Major Reisman is "Volunteered" to lead another mission using convicted army soldiers, sentenced to either death or long prison terms. This time their mission is to kill a Nazi general who ... See full summary »
Telly Savalas assumes the role of the leader of the Dirty Dozen from Lee Marvin. In this movie he and the Dozen are suppose to destroy a nerve gas manufacturing plant before the Germans can... See full summary »
Lee H. Katzin
A Major with an attitude problem and a history of getting things done is told to interview military prisoners with death sentences or long terms for a dangerous mission; To parachute behind enemy lines and cause havoc for the German Generals at a rest house on the eve of D-Day. Written by
John Vogel <email@example.com>
Although US military personnel were executed on British soil during WW2, the hanging sequence in The Dirty Dozen shows US Military Policemen carrying out the execution. In reality, they were not legally allowed to do this. Instead, the hangings were carried out by British hangmen such as Albert Pierrepoint, with American personnel acting only as official witnesses. See more »
It's judgment day, sinners! Come out, come out wherever you are!
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The opening credits don't occur until 10 minutes into the film. While it is common nowadays for films to have a pre-credits sequence, it was considered innovative in 1967. See more »
A good old fashioned war film with no hidden agenda.
A generally entertaining war film with no real political axe to grind or patriotic flagwaving getting in the way.
Its very dangerous trying to humourise war in the movies, because that would be offensive to all those that had served & died in real life. Kelly's Heroes and 1941 probably went a little too far, pretending that war is really fun & cool when you've got people like Clint Eastwood in charge.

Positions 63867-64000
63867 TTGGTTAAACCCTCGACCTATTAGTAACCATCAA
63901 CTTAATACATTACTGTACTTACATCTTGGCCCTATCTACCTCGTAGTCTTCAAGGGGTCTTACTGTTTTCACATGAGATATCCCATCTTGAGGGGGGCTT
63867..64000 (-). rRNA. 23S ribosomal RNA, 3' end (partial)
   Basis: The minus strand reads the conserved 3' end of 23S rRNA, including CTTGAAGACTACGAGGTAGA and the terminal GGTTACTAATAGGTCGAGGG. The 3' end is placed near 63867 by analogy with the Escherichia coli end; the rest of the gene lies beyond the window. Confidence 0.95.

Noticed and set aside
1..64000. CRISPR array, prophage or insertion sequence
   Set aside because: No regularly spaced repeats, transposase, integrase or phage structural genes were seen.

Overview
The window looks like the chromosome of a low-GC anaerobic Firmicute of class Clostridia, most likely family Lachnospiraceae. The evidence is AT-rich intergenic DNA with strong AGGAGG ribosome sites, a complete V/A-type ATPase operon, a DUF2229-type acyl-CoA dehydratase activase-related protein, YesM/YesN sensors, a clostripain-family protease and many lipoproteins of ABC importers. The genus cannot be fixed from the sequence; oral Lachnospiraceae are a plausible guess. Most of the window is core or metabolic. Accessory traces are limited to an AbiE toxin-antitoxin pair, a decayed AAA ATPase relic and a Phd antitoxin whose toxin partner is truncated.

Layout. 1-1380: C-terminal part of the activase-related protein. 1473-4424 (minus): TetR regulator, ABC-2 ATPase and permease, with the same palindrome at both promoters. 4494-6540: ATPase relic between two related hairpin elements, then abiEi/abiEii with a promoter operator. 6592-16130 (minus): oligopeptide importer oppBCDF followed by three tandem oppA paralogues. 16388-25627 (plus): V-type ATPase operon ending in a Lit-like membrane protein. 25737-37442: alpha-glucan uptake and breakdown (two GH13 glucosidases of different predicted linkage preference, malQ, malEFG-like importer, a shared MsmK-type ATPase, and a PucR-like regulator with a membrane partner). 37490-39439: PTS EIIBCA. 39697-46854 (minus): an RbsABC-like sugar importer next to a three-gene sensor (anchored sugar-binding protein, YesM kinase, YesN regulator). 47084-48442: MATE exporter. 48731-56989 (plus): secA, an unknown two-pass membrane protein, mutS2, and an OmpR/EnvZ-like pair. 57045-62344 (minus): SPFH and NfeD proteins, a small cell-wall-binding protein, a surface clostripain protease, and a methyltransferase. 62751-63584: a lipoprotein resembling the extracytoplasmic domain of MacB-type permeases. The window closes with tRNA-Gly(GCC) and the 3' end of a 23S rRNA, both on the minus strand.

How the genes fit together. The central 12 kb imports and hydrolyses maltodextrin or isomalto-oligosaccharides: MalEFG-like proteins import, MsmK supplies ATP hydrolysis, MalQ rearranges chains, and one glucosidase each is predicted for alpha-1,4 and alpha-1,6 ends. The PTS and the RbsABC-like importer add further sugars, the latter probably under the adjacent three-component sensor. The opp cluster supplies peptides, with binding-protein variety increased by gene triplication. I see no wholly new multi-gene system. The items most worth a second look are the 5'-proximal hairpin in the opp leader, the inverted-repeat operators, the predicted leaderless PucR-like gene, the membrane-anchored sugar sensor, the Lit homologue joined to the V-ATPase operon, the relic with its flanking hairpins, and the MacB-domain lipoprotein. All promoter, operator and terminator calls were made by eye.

But then you have other war films that are black in its humour but manage to keep into focus the cruelty & horrors of war at the same time
M*A*S*H and Catch 22 are the best examples.
With Dirty Dozen we have something of a go-between; the humour amongst the characters is light & welcoming but never falls into farce or bad-taste; and Aldrich quickly pulls us back into the fold with some tight scripted scenes of drama & mass murder (throwing petrol & grenades into that German bunker to name but one. I often wonder about that scene, and whether it was some kind of metaphor for the gas chambers & concentration camps in Belsen)
But unlike MASH & Catch 22, Aldrich resists the temptation to openly politicise the effects of war, after all this film was made in '67 near the height of the Vietnam war/protests. Instead he takes a straight line course of action and lets us be moved & entertained by the convicted GIs doing their duty.
Marvin is excellent as the hardnosed but disobediant Major. He plays the anti-hero far better than Eastwood in Kelly's Heroes. Marvin just looks the type who'd give the top brass as well the Germans a real hard time.
But special mention must go to Cassavettes as Viktor Franko, the trouble-maker's trouble-maker. His character is so refreshing & wild amongst a relatively mild cast of supporting extras, with the exception of Savalas. Franko is the Joker of the pack but you soon feel an attachment for him in spite of his crimes.
Sutherland & Bronson, don't really add much. The former plays a slightly naive man who hasn't really grown up and Bronson just smirks & mumbles a lot.
The only other character worthy of a mention is the truly terrifying Savalas, who is a Christian through & through, yet hates all women as much as the Germans; and has a most spine chilling laugh! Difficult to believe this man later became Kojak!
The film is a tad overlong; the first & last 40 minutes hold the interest but the middle section (the War Games scene), is far too long and generally detracts.
All the same, DD is a very good movie, especially for those who don't want to be politically moralised too.
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